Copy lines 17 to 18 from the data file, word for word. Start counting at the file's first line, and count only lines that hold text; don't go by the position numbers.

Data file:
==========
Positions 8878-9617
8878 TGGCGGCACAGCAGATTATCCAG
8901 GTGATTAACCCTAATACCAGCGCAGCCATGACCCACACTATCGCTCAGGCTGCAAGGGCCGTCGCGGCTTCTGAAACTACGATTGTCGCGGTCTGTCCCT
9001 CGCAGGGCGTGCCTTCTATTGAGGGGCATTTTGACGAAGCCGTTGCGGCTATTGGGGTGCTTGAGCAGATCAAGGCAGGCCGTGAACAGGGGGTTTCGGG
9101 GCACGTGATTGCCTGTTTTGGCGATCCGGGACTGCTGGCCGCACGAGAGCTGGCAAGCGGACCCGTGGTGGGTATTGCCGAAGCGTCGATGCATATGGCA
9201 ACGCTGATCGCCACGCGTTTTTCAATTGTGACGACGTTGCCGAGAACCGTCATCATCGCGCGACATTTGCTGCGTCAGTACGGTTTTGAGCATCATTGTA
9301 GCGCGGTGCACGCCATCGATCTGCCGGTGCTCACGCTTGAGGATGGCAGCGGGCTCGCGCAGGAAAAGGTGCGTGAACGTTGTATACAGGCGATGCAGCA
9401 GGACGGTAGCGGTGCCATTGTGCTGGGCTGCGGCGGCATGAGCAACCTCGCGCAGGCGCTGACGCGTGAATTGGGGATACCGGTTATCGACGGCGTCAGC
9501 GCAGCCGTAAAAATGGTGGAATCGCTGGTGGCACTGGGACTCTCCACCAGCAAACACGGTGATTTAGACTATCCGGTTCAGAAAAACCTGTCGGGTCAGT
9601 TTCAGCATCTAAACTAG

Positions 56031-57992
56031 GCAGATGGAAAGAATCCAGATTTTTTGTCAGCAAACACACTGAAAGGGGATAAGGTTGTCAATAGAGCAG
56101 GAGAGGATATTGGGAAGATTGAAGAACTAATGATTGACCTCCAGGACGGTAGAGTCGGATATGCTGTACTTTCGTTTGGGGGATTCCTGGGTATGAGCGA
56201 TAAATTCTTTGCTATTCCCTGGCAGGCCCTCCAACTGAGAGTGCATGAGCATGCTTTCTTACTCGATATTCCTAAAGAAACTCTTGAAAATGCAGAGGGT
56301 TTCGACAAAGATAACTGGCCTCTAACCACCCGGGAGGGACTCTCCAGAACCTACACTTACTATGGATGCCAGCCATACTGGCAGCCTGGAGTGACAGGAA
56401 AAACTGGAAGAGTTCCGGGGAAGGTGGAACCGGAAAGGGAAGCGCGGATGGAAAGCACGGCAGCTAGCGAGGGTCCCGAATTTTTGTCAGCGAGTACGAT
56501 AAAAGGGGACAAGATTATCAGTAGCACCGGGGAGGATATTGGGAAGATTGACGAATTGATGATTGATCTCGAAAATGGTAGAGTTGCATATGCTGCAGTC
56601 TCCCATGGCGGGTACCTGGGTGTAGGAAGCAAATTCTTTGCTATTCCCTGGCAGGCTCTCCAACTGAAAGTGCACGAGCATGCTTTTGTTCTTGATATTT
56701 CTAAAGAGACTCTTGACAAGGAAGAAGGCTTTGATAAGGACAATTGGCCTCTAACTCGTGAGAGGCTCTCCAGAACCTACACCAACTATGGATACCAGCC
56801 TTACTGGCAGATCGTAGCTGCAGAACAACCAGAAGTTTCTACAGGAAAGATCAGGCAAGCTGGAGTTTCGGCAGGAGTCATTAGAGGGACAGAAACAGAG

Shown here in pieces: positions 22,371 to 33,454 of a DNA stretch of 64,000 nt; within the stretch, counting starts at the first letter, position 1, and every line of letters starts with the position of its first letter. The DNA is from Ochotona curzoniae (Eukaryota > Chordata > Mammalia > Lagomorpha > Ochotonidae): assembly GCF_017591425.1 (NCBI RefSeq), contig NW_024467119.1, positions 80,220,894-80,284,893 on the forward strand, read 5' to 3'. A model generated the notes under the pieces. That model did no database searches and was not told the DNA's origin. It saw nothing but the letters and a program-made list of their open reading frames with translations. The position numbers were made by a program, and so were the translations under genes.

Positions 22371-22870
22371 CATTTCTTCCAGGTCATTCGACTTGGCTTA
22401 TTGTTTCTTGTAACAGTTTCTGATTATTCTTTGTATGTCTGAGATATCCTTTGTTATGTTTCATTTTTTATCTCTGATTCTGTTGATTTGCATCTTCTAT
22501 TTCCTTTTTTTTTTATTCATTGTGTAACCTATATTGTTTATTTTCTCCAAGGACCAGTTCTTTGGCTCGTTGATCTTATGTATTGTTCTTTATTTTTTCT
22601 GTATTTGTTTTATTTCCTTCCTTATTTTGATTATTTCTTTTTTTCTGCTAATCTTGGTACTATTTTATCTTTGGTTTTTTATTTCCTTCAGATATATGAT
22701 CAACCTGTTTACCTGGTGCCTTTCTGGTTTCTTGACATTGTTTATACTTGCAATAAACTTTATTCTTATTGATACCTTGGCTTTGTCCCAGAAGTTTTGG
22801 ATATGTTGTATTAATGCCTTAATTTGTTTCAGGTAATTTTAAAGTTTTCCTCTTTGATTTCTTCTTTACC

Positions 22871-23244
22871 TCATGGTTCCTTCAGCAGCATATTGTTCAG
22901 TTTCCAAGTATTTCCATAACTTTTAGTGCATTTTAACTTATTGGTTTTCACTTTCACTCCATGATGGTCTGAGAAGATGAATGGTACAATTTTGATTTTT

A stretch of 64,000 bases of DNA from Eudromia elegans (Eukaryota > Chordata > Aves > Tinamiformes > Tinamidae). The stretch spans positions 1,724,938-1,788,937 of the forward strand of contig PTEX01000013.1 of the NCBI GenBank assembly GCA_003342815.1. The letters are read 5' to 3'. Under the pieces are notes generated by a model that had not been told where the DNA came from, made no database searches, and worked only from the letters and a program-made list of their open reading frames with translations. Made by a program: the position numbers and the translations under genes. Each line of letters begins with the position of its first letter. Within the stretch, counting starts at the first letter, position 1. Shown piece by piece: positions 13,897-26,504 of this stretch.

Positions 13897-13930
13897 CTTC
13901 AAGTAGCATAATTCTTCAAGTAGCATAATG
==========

56501 AAAAGGGGACAAGATTATCAGTAGCACCGGGGAGGATATTGGGAAGATTGACGAATTGATGATTGATCTCGAAAATGGTAGAGTTGCATATGCTGCAGTC
56601 TCCCATGGCGGGTACCTGGGTGTAGGAAGCAAATTCTTTGCTATTCCCTGGCAGGCTCTCCAACTGAAAGTGCACGAGCATGCTTTTGTTCTTGATATTT